Ok, here goes nothing! I started another thread toget the operating hours. I don't work on heatpumps much, I'm farther North. I'm going to assume 50/50 operation between back up heat and heatpump. starting with the cooling at $.06/kwhr and 1616 operating hours per cooling season. The 5 ton 10 seer will cost approximately $582. per cooling season, 5 ton 12 seer approx. $485. per cooling season, 5 ton 14 seer approx. $412. per cooloing season. Now for heating I'm assuming 100,000 btuh furnace for the backup heat on this unit, operating for half of the 3729 heating hours and $1.10/therm of gas. An 80% furnace will cost you approx. $2033. for it's share of the heating load. I have to say though, that seems like to many heating hours for your area, but that's info I've been given and it will give some base of comparison. Anyway, 90% furnace with the same parameters will be approx.$1797.Now for the heatpump portion of the heating cost, again at $.06/kwh and half of 3729 heating hours. 5 ton 10 seer $671. 5 ton 12 seer $560. 5 ton 14 seer $475. This is the info for the first system. As I pointed out I don't think you have tht many heating hours, that is more than I have in central Illinois, and you're gas rate may be different and the balance point of the heat pump is closer to 70/30 rather 50/50 from what I can ascertain. Again, I apologize, I'm not a heatpump guy, very few of them in my neck of the woods.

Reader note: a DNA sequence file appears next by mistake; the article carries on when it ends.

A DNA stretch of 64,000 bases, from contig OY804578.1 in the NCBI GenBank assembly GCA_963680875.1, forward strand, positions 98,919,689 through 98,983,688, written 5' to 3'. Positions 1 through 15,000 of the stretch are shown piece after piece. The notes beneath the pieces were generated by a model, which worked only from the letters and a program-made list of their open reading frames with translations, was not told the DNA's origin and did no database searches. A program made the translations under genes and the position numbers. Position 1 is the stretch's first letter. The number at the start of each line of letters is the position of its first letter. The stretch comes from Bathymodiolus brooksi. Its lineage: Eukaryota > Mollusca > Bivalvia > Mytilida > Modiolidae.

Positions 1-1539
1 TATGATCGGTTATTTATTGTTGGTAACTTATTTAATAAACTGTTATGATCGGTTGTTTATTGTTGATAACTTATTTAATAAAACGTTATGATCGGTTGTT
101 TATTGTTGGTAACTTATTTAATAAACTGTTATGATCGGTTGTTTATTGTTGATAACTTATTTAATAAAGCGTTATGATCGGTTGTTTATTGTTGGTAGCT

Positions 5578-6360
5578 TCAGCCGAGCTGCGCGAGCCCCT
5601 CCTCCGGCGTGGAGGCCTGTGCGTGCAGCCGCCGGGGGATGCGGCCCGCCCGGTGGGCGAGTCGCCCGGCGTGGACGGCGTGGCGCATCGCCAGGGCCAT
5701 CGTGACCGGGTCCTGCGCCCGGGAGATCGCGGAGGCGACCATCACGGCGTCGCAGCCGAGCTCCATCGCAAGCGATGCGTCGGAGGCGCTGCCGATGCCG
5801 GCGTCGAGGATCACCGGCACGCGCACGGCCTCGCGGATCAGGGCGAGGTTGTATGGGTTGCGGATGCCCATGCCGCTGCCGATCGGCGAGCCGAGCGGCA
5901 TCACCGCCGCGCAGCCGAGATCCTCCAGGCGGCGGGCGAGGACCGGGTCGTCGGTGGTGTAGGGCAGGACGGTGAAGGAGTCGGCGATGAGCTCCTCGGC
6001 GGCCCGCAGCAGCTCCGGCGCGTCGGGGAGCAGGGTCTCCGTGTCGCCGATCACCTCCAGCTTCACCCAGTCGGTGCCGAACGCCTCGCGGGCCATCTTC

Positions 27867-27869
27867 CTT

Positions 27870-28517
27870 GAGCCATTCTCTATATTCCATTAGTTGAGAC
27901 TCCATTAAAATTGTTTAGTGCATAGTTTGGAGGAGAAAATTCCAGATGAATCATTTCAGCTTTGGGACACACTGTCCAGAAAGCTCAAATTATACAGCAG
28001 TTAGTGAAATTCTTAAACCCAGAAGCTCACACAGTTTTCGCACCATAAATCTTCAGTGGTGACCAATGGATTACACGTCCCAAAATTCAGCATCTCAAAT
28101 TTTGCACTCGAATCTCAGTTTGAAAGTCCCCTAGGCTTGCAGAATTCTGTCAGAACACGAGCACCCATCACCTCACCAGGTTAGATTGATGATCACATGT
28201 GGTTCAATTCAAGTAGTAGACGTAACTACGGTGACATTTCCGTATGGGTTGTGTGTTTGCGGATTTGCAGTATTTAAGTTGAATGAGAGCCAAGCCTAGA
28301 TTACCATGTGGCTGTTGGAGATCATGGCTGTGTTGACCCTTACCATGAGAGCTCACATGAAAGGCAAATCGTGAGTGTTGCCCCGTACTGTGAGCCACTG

Now for the 2 1/2 ton system with strip heat backup. Under the same parameters as before. 10 seer for cooling $291. 12 seer for cooling $243. 14 seer for cooling 206. The electric back up will be the same parameters of a 50/50 split. Assuming 10 kw heating the back up will cost you approx. $1120. The heat pump side for heating will be as follows, 10 seer for heating $336. 12 seer for heating $280. 14 seer for heating $238. And the smaller systems numbers will be marginaly smaller than these but equal in proportion. I know this exercise wasn't very precise, My numbers are much closer when dealing with split system a/c and gas heat in my own area where I am familiar and informed, but I hope it gives some basis for your comparison.